You are an Amazon FBA seller and have a pile (or pallet) of returns sitting in your workspace. You’ve sold what you can online and want to find a liquidator that will help you get rid of all of the rest.
You may have heard that Amazon’s liquidation program generally pays out about 5.5% of retail, but you want to know if you can do better.
You reach out to a liquidator and when they finally respond, they hear you out. Now, if you have some insider knowledge, you know that they pay about 10% of retail ($1.25-3/ unit) for a whole Amazon truckload, and you ask them to pay you a similar rate. The liquidator looks at your items and either declines immediately or gives you an offer of 1-5% or retail and now you are just frustrated that you didn’t sell to Amazon’s liquidation program in the first place. What a waste of time.
So why does this happen and why do liquidators “hate” your inventory?
In all fairness, no one actually hates anyone else’s inventory, and most of the time, both sellers and liquidators want to work together to make a profit. Here are the reasons why your inventory is not worth “market rate” and why these deals and relationships rarely succeed long-term.
1) Your inventory is likely considered “cheap”
Liquidators buy whole truckloads at a weighted average of 10% of retail (give or take). Unfortunately, a lot of the value in these loads come from the most expensive 20% of items, leaving the liquidator to deal with the “cheap stuff”.
That’s not to say that cheap items are undesirable. In fact, most sales locally are for these “cheap” items. The challenge with “cheap items is the labor it takes to price, test, inspect such items. As a result, liquidators are often most incentivized to run very cheap sales to move these items as fast as possible without ever even testing or individually pricing these items.
If you bring them more of these inexpensive items, they don’t value that item at 10% of retail, it might only be worth 2-5% because they don’t get more valuable items with it.
2) You have too much of the same thing
Most Amazon truckloads are bought and sold as large mixes of general merchandise so a liquidator is rarely stuck with any one item for too long. Weather that item is sold individually or sold in bulk to another company, these lots are an easy way to build up instant miniature stores. Trying to sell 1,000 of the same item doesn’t really make for a good shopping experience. For those liquidation companies that have to capacity to sell a lot of the same item or spread it out over many retail locations, they still have to wait months or years to sell through. As such, some lots can both be a “great value” and simultaneously a “terrible deal”.
3) The deal is too logistically challenging
As an Amazon FBA Seller, your excess inventory either exists in Amazon’s warehouse or our own workspace. If you have the items on hand, you can search out a local liquidation company and maybe drive it to their location. However, this obviously limits you to a few companies, and most of the time, you are too busy to bother with this anyways. If you have found a liquidator out of state, it is rare for the value of a pallet to exceed the cost of shipping to that liquidator ($150-250).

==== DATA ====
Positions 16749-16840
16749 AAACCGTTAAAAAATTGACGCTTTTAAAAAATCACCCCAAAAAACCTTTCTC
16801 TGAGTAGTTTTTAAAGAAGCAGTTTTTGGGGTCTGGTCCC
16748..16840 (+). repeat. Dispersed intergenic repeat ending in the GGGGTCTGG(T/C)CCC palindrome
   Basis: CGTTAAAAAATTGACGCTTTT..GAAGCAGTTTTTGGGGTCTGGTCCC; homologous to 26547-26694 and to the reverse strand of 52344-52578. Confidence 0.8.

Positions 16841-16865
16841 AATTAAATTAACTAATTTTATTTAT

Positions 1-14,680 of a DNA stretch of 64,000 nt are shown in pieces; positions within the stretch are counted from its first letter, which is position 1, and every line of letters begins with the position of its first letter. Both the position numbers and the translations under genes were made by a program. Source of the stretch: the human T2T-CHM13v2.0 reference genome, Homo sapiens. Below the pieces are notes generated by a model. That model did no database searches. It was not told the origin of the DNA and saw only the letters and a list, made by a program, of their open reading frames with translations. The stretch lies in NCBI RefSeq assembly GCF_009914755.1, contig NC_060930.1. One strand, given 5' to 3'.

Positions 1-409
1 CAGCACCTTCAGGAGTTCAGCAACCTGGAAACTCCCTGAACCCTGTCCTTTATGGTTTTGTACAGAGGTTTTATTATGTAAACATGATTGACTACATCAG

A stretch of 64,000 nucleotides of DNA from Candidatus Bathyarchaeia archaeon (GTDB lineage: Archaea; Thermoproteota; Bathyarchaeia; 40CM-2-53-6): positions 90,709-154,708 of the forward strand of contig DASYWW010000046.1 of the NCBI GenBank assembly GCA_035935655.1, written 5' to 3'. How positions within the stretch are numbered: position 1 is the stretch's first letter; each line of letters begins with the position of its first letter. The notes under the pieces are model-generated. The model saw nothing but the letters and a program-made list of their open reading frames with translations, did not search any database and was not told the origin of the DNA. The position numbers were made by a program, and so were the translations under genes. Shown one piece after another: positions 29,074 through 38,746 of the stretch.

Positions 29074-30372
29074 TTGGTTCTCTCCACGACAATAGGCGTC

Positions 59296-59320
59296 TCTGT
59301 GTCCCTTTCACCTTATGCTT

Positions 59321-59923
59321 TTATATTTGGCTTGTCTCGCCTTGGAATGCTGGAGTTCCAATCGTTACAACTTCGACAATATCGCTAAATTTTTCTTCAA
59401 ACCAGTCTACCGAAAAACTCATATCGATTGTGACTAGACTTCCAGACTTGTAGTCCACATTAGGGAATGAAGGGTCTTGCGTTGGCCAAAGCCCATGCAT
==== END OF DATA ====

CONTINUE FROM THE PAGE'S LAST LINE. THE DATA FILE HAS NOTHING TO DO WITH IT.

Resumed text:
If you think about it a little, there would seem to be a solution. Just send the removal order directly to that liquidator’s warehouse. The issue here is that removal orders are broken up and shipped over a 6-month time period, so a liquidator would have to receive items piecemeal for months on end. Many don’t run the typical M-F work hours so they will miss deliveries of small packages from UPS or USPS. Then there is the challenge of identifying where this item came from, record what is in the box, and make many smaller payments to you along the way. That is frankly too much work when liquidators can buy a whole truckloads of inventory and get it delivered within a week.
4) The deal is too small
If you have enough returns to full up a pallet, you are probably selling 7-8 figures annually on Amazon and netting $1,000-5000 dollars a day. Your time is valuable. Most liquidation companies will buy and sell pallets for $100-400 profit so it really isn’t worth either party’s time to bother driving it to the others’ warehouse. Of course, you may be running out of space at your warehouse and just need to get rid of it regardless of the cost, but then why not just “liquidate” or “dispose” with Amazon so you don’t have the problem in the first place.
Hopefully, it is pretty clear why the disconnect between liquidators and Amazon sellers has existed and why more trade doesn’t happen outside of the established system more often. I can’t say with 100% confidence that all sellers facing these challenges can find a liquidation partner who will be able to help them.
However, our company (Stellar Service Ohio) is one of the few that specializes in buying Amazon sellers’ inventory and have figured out solutions to most of the challenges referenced above. If you enjoyed reading this, feel free to follow or reach out to us!